Sunday, July 28, 2013

Remember the River Raisin

From the Library of Congress1
    One cause of the War of 1812 was the need for land.  As American settlers moved west the Native-American tribes were being squeezed out.  The frontiersmen needed land and a method for transporting goods to market.  The fight was for land and control of the waterways.
     A major battle in the war was fought in the northwest in what is current day Michigan. The battle was near Frenchtown, along the north bank of the River Raisin. This is now River Raisin National Battlefield Park, part of the National Park System.  (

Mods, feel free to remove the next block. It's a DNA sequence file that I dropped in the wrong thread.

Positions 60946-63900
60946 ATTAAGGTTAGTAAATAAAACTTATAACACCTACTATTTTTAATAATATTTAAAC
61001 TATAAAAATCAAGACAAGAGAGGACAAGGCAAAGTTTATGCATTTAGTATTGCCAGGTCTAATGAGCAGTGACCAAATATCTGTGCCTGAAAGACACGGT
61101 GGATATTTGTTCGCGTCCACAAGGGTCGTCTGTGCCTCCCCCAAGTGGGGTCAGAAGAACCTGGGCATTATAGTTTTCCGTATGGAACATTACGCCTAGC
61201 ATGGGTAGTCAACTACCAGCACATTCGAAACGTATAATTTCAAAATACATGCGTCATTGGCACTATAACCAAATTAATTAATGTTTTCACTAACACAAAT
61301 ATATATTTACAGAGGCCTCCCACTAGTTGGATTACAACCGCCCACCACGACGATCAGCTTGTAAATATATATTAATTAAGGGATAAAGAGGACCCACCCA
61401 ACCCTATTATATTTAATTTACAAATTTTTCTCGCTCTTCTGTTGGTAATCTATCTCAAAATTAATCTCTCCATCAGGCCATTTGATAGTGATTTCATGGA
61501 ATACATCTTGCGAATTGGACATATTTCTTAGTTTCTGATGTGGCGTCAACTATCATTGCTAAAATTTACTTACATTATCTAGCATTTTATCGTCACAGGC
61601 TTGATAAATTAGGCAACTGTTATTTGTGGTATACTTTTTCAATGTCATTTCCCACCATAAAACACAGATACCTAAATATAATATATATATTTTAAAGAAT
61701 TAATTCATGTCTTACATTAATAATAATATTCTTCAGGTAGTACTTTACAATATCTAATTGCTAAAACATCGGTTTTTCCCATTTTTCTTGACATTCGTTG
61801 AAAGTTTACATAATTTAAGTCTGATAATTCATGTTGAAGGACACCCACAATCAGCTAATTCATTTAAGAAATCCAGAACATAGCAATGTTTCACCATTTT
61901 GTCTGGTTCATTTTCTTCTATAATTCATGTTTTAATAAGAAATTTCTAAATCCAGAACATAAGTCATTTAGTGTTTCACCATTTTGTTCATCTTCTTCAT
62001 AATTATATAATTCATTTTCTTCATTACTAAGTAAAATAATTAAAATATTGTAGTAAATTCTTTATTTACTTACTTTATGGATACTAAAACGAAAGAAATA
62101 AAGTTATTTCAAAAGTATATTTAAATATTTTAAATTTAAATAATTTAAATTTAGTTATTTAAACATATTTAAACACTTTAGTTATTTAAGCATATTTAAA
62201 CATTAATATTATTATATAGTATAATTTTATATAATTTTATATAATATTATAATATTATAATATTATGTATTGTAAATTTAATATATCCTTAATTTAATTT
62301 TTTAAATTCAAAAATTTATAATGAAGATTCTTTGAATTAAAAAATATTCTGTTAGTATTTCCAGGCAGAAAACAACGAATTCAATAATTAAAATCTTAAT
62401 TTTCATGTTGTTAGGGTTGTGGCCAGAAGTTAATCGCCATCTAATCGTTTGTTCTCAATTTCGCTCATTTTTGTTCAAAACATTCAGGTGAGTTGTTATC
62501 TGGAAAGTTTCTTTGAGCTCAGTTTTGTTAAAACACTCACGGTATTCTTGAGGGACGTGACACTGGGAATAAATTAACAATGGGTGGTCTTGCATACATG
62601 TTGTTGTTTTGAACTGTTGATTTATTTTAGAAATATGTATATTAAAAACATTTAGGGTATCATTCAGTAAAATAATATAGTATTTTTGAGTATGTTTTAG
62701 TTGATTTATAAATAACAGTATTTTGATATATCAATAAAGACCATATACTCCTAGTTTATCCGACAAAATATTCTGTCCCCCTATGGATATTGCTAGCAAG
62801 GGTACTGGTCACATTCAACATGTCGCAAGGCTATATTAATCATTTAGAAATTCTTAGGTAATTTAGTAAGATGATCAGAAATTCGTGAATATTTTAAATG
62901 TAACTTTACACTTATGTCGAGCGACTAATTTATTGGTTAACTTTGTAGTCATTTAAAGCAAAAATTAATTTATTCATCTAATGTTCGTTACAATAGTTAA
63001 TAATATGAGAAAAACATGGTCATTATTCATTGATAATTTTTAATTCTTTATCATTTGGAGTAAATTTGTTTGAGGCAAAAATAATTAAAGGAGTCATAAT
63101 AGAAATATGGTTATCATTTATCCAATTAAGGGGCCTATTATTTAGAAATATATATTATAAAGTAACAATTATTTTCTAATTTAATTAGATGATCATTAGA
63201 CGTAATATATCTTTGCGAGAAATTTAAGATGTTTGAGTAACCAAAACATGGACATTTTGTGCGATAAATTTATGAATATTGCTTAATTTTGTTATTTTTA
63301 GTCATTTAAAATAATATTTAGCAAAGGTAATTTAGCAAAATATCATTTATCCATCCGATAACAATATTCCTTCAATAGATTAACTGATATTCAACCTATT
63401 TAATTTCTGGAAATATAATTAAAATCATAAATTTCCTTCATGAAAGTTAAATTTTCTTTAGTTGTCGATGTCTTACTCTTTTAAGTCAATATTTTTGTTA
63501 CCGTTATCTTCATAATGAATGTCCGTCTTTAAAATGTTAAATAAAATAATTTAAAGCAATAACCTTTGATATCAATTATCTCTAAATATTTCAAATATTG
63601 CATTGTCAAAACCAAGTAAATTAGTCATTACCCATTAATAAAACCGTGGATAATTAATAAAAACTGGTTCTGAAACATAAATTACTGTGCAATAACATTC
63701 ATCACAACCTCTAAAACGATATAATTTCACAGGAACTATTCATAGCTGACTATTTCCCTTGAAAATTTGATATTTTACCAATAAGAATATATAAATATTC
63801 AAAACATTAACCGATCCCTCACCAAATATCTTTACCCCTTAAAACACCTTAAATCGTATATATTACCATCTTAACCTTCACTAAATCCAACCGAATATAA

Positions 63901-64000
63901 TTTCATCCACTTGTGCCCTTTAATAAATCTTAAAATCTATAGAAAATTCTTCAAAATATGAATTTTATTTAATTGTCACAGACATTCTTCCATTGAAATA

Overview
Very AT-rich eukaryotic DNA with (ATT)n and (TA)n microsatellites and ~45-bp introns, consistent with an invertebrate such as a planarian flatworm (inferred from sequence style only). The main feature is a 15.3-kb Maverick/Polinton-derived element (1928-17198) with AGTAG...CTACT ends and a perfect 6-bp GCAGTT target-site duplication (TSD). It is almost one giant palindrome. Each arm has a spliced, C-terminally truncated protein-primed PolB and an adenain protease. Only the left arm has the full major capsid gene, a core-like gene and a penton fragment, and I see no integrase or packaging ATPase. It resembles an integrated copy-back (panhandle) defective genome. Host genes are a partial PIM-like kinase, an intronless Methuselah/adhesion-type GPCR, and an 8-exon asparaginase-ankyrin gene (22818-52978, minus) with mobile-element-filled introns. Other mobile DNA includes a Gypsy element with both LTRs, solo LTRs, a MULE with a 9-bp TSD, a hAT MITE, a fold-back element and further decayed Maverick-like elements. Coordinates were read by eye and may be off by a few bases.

Between January 18 and January 23, 1813 three hundred ninety-seven Americans, many from Kentucky were killed.  Some of those killed were massacred some time after being captured by the Indians.  As a result a battle cry went out and was heard all over the frontier.  "Remember the Raisin." 
    On July 13, 1813 Governor Issac Shelby of Kentucky put out a call for fifteen-hundred volunteers to march north in order to avenge the deaths of fellow Kentuckians.  He called for these volunteers to meet at Newport, Kentucky on July 31st.  Newport lay just across the Ohio River from Cincinnati.
     One of those who answered the call was Elisha Gates, my ggg-grandfather.  

1. Lewis, Samuel. Library of Congress, "A correct map of the seat of war." Last modified 1812.  Accessed July 28, 2013.

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